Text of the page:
the commercial and residential construction occurring at the edge of

urban areas, one abruptly arrives in rural Costa Rica. Here the con-

trast is stark as one looks at the chiseled green hills and volcanic

structures which give an Alpine aspect to the country. Tiny villages

centered upon various agricultural products seem centuries removed

from the exhaust blanketed congestion of San Jose. Oxcarts are some-

times still used in the rural areas to haul sugarcane; barefoot farmers,









or camresinos, wearing canvas hats and carrying the omnipresent

machete, ride their horses long distances from their farms to arrive

at small marketing-center towns. After completing their business,

they tie up their steeds in front of local saloons and buy a drink at

the bar. In these remote rural towns, one sees the shadow of an

earlier Costa Rica which was agricultural in base, sparse in popula-

tion, and isolated from the world. From these rural roots, modern

San Jos6 has recently grown and matured.


Background for the Development of Urban Life

San Jos6 is located on the broad,rough intramountain valley,

commonly referred to as the central plateau at an altitude of 1,160

meters. Within 50 kilometers are the other three major cities of

Costa Rica. With this concentration of population and commercial

activity, the area completely dominates the rest of Costa Rica. It

was not always so. From its discovery by conquistador Juan de Cavallon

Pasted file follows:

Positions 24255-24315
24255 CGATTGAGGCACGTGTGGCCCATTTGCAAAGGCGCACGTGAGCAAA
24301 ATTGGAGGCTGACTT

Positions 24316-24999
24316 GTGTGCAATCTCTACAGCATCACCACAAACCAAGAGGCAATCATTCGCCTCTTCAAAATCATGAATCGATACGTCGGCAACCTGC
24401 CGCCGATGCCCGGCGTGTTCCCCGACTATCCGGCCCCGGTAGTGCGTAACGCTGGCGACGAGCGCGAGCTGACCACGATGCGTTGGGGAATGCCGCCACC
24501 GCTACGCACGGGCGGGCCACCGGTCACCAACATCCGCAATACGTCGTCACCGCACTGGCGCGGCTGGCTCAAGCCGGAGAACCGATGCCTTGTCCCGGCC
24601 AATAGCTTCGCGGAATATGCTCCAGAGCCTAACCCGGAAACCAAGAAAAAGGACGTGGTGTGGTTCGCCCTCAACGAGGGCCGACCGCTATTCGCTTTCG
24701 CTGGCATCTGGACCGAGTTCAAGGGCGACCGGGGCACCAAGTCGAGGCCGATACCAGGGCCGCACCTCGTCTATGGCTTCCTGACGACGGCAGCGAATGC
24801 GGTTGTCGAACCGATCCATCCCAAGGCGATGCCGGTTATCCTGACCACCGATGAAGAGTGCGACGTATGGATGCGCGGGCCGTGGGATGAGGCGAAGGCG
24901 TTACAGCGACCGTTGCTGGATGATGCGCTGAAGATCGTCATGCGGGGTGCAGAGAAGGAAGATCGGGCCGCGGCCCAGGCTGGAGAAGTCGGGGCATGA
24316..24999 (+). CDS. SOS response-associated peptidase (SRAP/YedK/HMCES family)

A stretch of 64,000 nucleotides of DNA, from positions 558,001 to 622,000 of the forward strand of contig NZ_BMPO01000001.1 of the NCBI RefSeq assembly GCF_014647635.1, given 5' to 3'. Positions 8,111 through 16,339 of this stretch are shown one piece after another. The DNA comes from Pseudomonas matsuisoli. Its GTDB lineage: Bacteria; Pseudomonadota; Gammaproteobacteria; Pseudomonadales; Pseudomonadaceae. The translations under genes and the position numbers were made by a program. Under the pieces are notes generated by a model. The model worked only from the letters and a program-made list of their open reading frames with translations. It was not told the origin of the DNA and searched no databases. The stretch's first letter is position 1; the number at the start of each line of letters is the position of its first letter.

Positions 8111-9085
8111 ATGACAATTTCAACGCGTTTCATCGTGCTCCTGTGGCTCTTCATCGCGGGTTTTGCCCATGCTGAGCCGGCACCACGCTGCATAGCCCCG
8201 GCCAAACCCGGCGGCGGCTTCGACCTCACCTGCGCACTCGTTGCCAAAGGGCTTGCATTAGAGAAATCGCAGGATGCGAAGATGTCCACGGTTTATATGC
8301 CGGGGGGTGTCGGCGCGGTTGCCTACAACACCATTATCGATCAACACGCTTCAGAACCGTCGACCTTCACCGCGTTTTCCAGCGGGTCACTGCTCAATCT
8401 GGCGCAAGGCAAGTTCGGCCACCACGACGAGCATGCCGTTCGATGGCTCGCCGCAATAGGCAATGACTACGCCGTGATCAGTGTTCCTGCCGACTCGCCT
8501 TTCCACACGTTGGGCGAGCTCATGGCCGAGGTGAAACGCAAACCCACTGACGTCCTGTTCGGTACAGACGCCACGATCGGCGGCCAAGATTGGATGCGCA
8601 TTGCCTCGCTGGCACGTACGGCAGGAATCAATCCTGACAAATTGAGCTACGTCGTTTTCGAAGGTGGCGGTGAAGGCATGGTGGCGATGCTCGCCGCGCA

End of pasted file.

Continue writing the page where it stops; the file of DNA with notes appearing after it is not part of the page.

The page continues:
in 1561 until relatively recent times, the central plateau was a rustic

farming complex wtih only rudimentary village complexes. The Spanish

found neither gold nor willing Indians to exploit, and the area was a

colonial backwater which was utterly ignored. The nearly complete

absence of colonial buildings today reflects the lack of attention given

Costa Rica by the Viceroyalty in Guatemala.

According to the Costa Rican Academy of Geography and History,

San Jose was founded in 1737 (Academia de Geografia y Historia, 1952).

By the end of the eighteenth century, the city had grown only to

slightly under 5,000 inhabitants (Rodriguez and Teran, 1967, p. 27).

When independence from Spain was proclaimed in 1821, it took several









months for word to reach Costa Rica from Guatemala, and belated cele-

brations were held in the villages on the plateau.

During the nineteenth century the internal municipal organiza-

tion of San Jos6 took place, with appropriate administrative units

and utility services. The first census of the country in 1864 showed

that San Jos6 had grown to slightly less than 9,000 residents. During

the second half of the nineteenth century, the opening of the British

market for coffee (as demonstrated by the growing fleet of merchant

vessels of William Le Lachaer) symbolized the first significant parti-

cipation in world commerce on the part of Costa Rica (Stone, 1975,

pp. 82-87). This discovery of economic potential was associated with

the beginnings of the population growth which saw the central plateau

intensively urbanized in the San Jose region during the first half of

the twentieth century.


Urban Growth and the Evolution of Modern San Jose

Growth in the San Jos6 metropolitan area has been rapid and

dramatic, as noted in the following table:

Table 1

The San Jose Metropolitan Area: 1927-1973

Year Costa Rica Metropolitan Area Percent of Costa Rica

1927 471,524 89,006 18.8

1950 800,736 179,736 22.4

1963 1,336,274 320,431 23.9

1973 1,820,000 436,862 24.0

Source: Ministerio dc Obras Publicas y Transportes, 1973, p. 5.









Population increase has resulted in extensive development of

residential areas near the center of the city. These areas grew in

two surges. The first took place during the first two decades of this

century, which saw the formation of the "southern barrios" from which